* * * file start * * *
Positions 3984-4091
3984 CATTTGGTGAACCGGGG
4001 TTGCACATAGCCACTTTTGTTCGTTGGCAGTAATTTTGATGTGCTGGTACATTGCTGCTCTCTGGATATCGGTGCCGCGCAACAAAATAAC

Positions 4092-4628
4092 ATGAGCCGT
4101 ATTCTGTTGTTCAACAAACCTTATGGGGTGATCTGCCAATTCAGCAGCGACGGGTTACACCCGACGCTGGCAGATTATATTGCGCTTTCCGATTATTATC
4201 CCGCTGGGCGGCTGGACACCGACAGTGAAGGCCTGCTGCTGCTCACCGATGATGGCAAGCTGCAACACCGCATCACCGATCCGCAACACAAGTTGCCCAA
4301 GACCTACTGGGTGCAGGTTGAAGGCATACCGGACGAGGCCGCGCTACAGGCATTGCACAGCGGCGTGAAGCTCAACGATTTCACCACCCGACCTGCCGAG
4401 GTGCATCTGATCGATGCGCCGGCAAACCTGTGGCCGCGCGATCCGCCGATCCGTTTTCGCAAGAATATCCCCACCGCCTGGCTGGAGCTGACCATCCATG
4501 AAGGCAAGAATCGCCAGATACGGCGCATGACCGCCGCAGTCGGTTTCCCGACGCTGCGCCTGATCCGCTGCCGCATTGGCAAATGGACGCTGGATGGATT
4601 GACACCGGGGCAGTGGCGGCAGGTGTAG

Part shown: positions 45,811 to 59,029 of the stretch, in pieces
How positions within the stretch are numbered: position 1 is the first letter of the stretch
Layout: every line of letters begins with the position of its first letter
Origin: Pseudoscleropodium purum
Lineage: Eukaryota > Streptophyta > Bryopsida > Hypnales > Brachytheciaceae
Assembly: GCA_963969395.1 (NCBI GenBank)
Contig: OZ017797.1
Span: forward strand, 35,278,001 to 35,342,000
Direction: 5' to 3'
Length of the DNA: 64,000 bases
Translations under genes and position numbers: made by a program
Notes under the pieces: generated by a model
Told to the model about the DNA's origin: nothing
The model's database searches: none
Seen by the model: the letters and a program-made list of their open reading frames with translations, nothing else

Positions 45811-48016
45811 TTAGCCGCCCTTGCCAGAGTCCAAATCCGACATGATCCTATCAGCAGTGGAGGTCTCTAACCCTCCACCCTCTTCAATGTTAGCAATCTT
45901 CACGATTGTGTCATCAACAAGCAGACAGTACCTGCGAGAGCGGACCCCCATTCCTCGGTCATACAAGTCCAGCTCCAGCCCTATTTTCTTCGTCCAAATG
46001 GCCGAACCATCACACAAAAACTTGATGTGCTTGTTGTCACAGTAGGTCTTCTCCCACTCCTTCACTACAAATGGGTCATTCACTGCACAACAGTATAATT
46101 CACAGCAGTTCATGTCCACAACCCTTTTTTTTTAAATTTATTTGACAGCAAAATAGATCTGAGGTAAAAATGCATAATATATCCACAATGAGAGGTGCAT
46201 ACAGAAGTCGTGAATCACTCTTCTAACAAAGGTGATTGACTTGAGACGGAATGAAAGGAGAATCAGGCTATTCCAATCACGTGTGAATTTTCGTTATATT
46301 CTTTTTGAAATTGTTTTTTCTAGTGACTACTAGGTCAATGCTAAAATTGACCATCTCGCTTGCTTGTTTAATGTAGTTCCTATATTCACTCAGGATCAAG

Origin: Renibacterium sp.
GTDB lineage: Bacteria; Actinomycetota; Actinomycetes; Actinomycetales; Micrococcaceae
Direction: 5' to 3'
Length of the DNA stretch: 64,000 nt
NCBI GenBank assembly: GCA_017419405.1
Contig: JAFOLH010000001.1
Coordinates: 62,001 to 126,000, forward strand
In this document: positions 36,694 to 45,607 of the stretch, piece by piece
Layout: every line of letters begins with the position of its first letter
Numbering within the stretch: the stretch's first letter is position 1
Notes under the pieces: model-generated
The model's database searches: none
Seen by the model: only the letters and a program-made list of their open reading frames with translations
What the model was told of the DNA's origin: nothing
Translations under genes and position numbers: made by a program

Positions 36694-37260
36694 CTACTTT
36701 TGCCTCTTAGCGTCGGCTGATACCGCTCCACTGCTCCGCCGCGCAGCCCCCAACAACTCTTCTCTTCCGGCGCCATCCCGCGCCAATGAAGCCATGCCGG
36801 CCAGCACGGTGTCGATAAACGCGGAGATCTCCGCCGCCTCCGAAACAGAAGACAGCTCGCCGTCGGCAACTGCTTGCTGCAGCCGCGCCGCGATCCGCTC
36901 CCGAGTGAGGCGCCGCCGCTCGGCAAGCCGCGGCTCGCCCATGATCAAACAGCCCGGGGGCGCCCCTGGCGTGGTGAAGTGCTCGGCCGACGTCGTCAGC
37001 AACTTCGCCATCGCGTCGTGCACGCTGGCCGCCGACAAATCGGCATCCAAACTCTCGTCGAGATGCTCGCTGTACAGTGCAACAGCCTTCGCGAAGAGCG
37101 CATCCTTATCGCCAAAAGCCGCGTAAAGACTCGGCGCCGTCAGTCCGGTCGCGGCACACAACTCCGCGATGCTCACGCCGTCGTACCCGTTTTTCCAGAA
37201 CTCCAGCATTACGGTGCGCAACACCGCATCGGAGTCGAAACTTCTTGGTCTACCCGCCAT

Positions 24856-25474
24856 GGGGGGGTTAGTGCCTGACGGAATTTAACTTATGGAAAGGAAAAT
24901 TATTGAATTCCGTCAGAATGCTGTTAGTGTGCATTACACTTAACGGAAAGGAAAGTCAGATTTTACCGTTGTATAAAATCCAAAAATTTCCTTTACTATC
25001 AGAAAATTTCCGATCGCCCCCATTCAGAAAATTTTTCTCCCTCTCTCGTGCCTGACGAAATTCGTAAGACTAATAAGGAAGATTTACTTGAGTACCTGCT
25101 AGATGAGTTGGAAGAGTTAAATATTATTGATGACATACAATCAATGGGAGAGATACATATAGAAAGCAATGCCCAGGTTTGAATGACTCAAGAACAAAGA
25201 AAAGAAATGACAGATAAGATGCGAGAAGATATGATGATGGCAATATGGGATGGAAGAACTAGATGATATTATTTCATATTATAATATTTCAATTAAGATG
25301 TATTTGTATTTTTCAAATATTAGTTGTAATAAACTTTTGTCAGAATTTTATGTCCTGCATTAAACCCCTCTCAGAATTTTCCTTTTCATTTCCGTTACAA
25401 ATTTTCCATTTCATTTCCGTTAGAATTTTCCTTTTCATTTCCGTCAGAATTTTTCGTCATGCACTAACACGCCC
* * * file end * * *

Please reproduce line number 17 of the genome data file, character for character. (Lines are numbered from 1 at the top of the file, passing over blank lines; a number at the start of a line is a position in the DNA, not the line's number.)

Assembly: GCA_963969395.1 (NCBI GenBank)